“Top of the Lake”–A Top Notch Thriller

While some cable and television distributors fund their own productions (note the excellence of  “House of Cards”, the final season of “Damages”, and the forthcoming “Arrested Development”), Sundance is in the enviable position of previewing thousands of entries for their annual Sundance Festival. “Top of the Lake“is an exciting option from the Sundance Channel, created by Gerard Lee and Jane Campion (who produced and directed the Academy Award winner “The Piano”).

The first episode opens with the disappearance of a 12-year old pregnant girl, Tui, in a remote backwater town in southern New Zealand named Laketop.  The hamlet of Laketop is as much a character in the series as are the main actors.  Laketop seethes with brutal violence, fear and bigoted townspeople, with a history of brutal rapes and missing young girls.  And the plot takes the viewer down slowly as it sinks into this corner of the world which has no place for outsiders, even residents who have moved away and returned.

Robin Griffin (Elisabeth Moss of  Peggy Olsen fame in “Mad Men”) is  one such former resident.  A furloughed investigator, home to visit her dying mother, Robin  does not want to be in Laketop.   No one else, including her mother, wants her there either.

The incestuous pathology of the townspeople and their dangerous secrets are slowly revealed through seven episodes. Magnificent scenery obscures a cesspool of corruption and brutality. Tui is always the undercurrent that keeps you on the edge of your seat, shocked by her heartbreaking situation.  Brilliant acting with raw emotional nakedness at every turn results in some explosive surprises throughout.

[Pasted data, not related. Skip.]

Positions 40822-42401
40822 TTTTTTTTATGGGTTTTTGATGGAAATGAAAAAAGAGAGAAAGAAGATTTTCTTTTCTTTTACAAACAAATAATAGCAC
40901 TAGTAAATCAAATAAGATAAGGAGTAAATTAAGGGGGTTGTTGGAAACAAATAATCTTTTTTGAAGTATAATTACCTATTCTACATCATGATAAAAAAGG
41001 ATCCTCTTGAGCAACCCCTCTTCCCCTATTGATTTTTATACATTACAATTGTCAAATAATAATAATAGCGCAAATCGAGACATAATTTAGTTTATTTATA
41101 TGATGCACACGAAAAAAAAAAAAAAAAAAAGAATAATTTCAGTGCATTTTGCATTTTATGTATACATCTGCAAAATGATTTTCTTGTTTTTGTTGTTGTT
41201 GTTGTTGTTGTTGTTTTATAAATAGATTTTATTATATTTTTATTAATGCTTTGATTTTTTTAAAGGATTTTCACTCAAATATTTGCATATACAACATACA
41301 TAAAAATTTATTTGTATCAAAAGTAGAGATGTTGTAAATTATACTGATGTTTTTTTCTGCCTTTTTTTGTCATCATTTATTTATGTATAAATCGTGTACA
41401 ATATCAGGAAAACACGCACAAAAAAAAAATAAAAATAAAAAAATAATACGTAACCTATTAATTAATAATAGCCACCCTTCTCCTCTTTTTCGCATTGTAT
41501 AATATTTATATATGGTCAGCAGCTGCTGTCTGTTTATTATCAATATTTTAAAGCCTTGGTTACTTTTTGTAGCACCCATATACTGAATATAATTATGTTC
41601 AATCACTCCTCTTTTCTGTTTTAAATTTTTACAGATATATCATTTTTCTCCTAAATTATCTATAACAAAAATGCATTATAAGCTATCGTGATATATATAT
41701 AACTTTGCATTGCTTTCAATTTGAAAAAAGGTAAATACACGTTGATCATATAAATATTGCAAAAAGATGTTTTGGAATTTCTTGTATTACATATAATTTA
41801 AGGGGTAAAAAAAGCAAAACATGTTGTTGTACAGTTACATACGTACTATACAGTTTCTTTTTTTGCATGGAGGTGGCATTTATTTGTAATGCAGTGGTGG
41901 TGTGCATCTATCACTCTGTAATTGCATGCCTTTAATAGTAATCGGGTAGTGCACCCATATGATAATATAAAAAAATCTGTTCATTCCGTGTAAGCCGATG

“Top of the Lake” is a remarkable thriller, in some ways similar to the excellent “The Killing”, set in the northwest.  While there is an original storyline in the pre-teen who is at the center of the investigation, “Top of the Lake” has two stories which do not always integrate as well as they could have.  The Paradise commune–a recovery group of middle-aged women with their hippie guru GJ (Holly Hunter)–offers comic relief and some insightful observations that could not have been presented easily in another way.  However, GJ seems wasted in the last episodes and could have been a catalyst for the solving of the crime.  Consequently, there isn’t the dramatic liftoff the narrative should give us.

Nonetheless, I really recommend this as a binge-viewing weekend excursion (available through Netflix).  Enter a dark, sinister world full of menace and deception. The bravery of the women is inspirational and the dramatic energy of a Campion production is a wonder to behold.

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